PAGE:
"We're giving them a one-stop shop to go through their experience," Kevin Cour, Ford's director of U.S. retail operations, told Automotive News. "For Ford, this is really working with our dealers to create transparency and trust with the customer."
The portal isn't transactional; customers still must go to a dealership to sign final paperwork and get their vehicle. But the service lets customers do much of the rest online, including searching inventory, viewing pricing and incentives, locking in a deal for up to 48 hours, applying for financing, estimating trade-in values and scheduling a test drive.
The automaker plans to add features including customizable purchase and lease options through AutoFi, a financial technology company in which Ford Motor Credit Co. has invested. It also plans to let customers review and execute contracts online with Ford Credit.
Among dealerships testing the program has been Germain Ford in Columbus, Ohio, where General Manager Chad Secrest said customers have appreciated the service.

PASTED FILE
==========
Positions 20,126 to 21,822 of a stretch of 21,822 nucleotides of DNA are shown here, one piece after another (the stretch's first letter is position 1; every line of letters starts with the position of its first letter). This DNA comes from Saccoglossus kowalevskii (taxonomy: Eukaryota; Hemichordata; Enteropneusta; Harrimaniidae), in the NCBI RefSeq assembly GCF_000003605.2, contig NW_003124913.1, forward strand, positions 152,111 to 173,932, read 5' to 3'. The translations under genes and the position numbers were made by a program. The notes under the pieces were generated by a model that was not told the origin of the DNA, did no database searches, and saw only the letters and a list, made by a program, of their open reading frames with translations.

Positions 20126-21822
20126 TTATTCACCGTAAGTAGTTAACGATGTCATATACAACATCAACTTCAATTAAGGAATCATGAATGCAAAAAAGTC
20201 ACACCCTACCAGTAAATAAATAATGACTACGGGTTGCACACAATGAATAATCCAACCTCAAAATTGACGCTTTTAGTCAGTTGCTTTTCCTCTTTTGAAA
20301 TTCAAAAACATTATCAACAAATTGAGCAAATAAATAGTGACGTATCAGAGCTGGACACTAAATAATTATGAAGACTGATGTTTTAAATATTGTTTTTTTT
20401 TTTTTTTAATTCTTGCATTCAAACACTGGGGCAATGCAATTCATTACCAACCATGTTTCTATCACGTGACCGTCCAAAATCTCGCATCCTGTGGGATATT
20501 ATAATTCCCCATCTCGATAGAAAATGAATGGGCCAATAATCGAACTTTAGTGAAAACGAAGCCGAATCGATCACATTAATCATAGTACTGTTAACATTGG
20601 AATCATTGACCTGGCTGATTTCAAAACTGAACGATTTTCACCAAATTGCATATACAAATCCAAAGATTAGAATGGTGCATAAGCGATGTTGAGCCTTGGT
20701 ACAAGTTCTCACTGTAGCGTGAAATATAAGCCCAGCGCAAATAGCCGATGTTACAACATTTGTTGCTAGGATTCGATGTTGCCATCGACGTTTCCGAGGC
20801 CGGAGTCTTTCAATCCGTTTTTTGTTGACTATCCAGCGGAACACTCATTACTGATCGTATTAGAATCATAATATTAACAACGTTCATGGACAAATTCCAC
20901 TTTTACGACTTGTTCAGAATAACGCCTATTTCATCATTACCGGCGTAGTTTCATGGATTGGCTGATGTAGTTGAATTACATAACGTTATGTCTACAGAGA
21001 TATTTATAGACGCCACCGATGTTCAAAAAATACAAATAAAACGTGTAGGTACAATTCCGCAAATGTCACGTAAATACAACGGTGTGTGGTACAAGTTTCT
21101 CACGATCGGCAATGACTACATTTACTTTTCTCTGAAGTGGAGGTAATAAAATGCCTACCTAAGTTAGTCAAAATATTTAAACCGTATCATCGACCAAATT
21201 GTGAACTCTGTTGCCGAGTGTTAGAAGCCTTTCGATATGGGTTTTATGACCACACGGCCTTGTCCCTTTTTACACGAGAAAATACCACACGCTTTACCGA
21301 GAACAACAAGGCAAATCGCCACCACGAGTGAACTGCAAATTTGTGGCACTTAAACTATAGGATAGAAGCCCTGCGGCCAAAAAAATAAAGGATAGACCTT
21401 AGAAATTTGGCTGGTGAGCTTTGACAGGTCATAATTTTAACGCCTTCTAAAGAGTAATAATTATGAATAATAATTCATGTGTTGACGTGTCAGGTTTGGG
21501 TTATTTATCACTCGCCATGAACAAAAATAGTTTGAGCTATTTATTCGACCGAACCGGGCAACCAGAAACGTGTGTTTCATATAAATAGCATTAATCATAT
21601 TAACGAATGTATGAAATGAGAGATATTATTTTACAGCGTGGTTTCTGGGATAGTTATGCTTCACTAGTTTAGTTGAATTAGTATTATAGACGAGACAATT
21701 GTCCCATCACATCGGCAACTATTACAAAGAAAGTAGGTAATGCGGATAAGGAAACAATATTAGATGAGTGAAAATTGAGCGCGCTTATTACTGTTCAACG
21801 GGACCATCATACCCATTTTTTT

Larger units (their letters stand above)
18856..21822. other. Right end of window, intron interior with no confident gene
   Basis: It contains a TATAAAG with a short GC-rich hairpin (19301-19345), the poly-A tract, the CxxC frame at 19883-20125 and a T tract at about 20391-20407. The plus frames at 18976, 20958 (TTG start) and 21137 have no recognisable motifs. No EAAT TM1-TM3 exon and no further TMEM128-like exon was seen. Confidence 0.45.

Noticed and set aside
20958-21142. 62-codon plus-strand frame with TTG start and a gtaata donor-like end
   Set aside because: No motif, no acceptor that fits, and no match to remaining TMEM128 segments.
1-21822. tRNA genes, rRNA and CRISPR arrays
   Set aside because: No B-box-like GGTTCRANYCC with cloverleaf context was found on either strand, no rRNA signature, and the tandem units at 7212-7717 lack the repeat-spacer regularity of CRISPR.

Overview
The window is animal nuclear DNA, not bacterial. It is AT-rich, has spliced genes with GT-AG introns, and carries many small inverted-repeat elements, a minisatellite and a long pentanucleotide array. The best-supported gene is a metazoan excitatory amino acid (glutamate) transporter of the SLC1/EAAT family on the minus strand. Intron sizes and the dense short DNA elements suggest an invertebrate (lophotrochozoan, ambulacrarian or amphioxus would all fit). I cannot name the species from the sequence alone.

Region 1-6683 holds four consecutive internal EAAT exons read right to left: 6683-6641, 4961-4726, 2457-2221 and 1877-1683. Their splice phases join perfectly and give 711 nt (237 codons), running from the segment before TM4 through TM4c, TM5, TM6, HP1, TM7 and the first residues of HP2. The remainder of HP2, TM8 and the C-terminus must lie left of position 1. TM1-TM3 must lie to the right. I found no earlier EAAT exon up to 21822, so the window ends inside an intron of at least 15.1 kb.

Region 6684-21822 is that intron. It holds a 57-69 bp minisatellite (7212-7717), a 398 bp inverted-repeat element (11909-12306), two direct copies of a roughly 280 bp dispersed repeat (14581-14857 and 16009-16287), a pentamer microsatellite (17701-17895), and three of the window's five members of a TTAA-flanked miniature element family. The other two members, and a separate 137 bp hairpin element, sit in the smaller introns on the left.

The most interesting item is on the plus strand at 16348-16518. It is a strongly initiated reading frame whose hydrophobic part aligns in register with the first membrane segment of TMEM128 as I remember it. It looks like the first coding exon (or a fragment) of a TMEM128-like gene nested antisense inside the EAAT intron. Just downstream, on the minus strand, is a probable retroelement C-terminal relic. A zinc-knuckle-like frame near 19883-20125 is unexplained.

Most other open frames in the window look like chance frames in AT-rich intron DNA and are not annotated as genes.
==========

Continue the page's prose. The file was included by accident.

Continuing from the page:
"It's a great program — a great way for customers to save time and build trust with a dealership," Secrest said. "They know going in they've secured a good deal from researching online and establishing a relationship with their dealer contact."
To participate, dealers take online training. Ford officials say they're usually up and running within three days.
In the tests, shoppers have spent 20 to 25 minutes at a time using the site. That's much longer than shoppers typically spend when they begin at ford.com and then move to other pricing websites.
"Ready.Shop.Go really tries to pull together all of those aspects to keep customers there all through the shopping experience," Cour said. "Third-party shopping sites don't really care what vehicle you buy. Ford dealers care tremendously."